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Recent Match Report – South Africa vs England, ICC World Test Championship, 3rd Test

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South Africa 209 (de Kock 63, Bess 5-51) and 102 for 6 (Root 4-20) trail England 499 for 9 dec by 188 runs

England went to South Africa barely sure of their first-choice spinner, but it was spin that took them to the brink of victory inside four days in Port Elizabeth. A morning blitz from the quicks saw South Africa made to follow on, and although Dom Bess was successfully repelled after his first-innings five-for, Joe Root took up the baton with a twirl to claim his best Test figures as England closed in.

The majority of the resistance met by England came in the form of the weather. With more than 50 overs lost to rain over the course of the match so far, and the possibility of more on Monday, South Africa’s task in attempting to save the game ought to have been that much simpler. But only Quinton de Kock and Anrich Nortje, in the first innings, and Faf du Plessis second time around managed to occupy the crease for any significant length of time as England’s varied attack repeatedly found ways to succeed.

There have been clouds of the metaphorical variety hanging over du Plessis’ captaincy, and although 36 from 123 balls represented his highest score in nine innings, as well as featuring some trademark stonewalling, it could not inspire a more concerted response. His dismissal to Root, deflecting an inside edge to short leg, was symbolic of the turnaround in fortunes since South Africa won their first Test in six attempts at Centurion.

The rain on the Eastern Cape continued to do its bit, but South Africa did themselves no favours during 66.4 overs of insipid batting. They started the day by losing their last four first-innings wickets for the addition of one run from 28 balls, and ended it hanging on six down – despite another lengthy rain break cutting a chunk out of the morning and afternoon sessions.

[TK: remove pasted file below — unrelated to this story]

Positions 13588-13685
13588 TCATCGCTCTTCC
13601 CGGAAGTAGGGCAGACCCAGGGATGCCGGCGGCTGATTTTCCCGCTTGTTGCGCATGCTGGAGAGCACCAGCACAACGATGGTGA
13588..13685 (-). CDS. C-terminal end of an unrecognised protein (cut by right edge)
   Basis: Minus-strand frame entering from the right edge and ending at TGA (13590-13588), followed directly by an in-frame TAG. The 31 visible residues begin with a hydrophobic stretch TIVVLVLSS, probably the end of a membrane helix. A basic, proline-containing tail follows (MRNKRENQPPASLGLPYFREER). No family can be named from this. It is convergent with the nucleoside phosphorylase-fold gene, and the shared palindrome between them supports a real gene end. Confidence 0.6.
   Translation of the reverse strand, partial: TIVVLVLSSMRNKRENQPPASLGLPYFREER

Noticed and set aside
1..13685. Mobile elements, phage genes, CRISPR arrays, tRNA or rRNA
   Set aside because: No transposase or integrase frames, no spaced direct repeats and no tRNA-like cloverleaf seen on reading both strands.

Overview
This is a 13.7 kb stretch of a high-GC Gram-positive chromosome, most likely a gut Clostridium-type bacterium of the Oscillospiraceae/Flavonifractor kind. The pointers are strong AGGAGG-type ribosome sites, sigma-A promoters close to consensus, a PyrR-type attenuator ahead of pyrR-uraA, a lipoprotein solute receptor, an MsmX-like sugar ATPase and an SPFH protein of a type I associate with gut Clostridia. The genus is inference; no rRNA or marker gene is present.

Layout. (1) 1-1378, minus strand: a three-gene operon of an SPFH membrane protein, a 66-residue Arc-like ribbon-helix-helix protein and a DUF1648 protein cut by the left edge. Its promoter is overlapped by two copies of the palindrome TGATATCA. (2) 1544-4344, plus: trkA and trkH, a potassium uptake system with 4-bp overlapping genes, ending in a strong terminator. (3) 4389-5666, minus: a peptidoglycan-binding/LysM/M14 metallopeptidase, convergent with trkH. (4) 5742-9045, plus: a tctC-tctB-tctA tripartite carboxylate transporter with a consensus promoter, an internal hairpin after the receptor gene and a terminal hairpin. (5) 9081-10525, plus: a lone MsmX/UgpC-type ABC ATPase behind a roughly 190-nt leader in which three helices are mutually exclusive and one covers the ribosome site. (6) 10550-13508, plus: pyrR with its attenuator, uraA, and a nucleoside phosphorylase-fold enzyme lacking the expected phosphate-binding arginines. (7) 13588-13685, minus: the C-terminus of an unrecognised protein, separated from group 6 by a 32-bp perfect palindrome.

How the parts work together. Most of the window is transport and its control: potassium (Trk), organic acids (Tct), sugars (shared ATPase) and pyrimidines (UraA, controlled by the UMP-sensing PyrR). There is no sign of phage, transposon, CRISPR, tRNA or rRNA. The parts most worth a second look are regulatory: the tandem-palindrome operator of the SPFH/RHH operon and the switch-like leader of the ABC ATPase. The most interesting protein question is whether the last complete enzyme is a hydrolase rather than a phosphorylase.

The delay backed up England’s decision to enforce the follow-on, the first time they had done so in an away Test since Wellington in 2013. With a patchy forecast for the final day, and the pitch still holding together reasonably well, it threatened to be nip and tuck – but a lead of 290 runs proved a convincing enough cushion for Root.

When the teams did get back on the field, at shortly after 2pm local time, Mark Wood put the wind back in England’s sails. A full, fast delivery defeated Dean Elgar’s attempt to work across the line and uprooted off stump via a faint leading edge; Wood had his second a couple of overs later when Zubayr Hamza, who has looked ill-equipped to deal with high pace, feathered a catch down the leg side hanging back against the short ball.

Du Plessis and Pieter Malan negotiated 15.2 overs – the longest partnership of the innings – and had all but taken South Africa to tea two down when Root bagged his first with a delivery that straightened on the stumps to win approval from Rod Tucker. Although Malan reviewed, the suggestion of inside edge was deemed to be inconclusive by the third umpire and South Africa were on the slide again.

With Rassie van der Dussen shaping up skittishly against Root’s low-slung offbreaks, England began to get itchy – twice triggering the DRS in the period after tea only to lose both of their reviews in the process. When Root did gain an lbw decision from Tucker against van der Dussen, again the review system went in the batsman’s favour. But there was no doubt about his eventual dismissal, caught by a soaring Ollie Pope at short leg off a ballooning inside edge, even if van der Dussen dragged himself reluctantly from the crease.